As Newton students walk into USD 373 school buildings on the first day of classes this fall, they'll notice something different — reflective numbers on the doors. While this may not seem like a major change, these new numbers could play a significant role during an emergency.

"The reflective numbers are to aid emergency responders when and if there is ever a crisis — i.e., intruder, gas leak, explosion, tornado damage — in any of our buildings," said Deborah Hamm, superintendent of Newton USD 373. "The purpose is to number the inside and outside of exterior doors so that employees know the location of the emergency and can communicate it effectively to first responders. Therefore, first responders can focus their attention at the best point of entry when dealing with an emergency."

"The project makes the school safer by making all entrances more accessible, recognizable," agreed Newton Police Chief Jim Daily. "... That's going to create an atmosphere of more security and faster response."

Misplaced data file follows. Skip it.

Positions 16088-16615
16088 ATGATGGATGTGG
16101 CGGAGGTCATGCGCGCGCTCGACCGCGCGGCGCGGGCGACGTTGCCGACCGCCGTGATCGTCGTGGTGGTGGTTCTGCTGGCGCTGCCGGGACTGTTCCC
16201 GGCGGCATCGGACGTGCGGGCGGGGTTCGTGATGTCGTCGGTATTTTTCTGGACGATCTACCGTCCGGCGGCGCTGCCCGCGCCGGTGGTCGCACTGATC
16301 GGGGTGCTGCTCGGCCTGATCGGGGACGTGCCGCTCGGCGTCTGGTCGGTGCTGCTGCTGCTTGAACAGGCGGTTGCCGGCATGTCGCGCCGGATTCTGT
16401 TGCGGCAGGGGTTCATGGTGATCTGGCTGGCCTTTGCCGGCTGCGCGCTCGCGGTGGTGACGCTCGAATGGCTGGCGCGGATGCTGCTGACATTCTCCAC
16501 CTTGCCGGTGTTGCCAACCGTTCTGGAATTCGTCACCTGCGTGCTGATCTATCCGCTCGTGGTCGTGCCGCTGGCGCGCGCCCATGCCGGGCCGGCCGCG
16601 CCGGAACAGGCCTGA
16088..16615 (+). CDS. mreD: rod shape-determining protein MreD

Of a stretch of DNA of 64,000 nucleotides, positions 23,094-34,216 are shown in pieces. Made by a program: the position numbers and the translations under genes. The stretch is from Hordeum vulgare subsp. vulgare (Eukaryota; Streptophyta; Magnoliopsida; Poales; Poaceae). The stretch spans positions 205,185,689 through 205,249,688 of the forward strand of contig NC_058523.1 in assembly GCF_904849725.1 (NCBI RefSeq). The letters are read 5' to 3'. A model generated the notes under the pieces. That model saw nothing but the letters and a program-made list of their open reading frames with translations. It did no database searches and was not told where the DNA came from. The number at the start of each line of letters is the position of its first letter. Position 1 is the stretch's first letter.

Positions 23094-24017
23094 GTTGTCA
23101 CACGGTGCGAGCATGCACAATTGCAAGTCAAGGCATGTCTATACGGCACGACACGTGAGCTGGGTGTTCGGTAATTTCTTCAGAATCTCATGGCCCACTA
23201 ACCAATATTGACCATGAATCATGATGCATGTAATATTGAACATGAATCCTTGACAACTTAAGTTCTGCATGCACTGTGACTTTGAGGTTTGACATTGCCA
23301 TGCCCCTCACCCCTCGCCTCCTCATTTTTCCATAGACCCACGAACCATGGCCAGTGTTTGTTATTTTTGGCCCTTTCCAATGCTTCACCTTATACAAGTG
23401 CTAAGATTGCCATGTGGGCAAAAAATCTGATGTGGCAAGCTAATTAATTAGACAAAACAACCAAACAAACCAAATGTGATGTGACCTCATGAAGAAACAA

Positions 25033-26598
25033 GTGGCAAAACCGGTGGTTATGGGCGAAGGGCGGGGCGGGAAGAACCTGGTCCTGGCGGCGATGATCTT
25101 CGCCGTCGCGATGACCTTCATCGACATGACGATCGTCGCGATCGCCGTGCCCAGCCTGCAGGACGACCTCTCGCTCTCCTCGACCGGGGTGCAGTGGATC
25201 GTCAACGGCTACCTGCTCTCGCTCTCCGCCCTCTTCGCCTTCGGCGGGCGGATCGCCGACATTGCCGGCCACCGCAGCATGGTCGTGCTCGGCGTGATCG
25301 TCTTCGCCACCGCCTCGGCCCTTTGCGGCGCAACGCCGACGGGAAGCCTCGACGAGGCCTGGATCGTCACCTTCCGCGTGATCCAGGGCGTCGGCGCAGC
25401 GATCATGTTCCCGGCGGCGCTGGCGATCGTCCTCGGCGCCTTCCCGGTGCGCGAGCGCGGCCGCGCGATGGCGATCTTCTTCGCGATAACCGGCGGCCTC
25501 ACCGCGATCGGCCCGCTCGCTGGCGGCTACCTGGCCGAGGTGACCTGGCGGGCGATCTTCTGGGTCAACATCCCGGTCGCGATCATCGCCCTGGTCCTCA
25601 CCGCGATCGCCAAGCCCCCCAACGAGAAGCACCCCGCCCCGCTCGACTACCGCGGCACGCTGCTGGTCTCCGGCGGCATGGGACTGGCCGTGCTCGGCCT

Hamm said all the district's school buildings have reflective numbers placed on exterior doors that are visible from the outside and inside. The district chose to use reflective material so during a power failure or a nighttime emergency, flashlights can be used to illuminate and identify doors.

Hamm said the idea for the project came from talking with members of a crisis team and first responders in Harvey County, including representatives from the police department, emergency management, and the fire/EMS department. The group's purpose is to discuss issues related to school and community safety, and the plan to install reflective numbers was inspired by the group's discussions. The project also is supported by current recommendations from Kansas Safe and Prepared Schools.

The cost for the project is $1,572.32. The district received the numbers in the spring and began installing them once the weather was warm enough. The project has now been completed. Staff have updated all district floor plans with the exterior door numbers, and those will be posted in buildings by the beginning of the school year.

"It is important because it aides first responders and employees (as they) identify the best way for assistance to arrive to an area of need in the event of an emergency," Hamm said.

"That's what it's all about — trying to keep our kids safe," Daily said.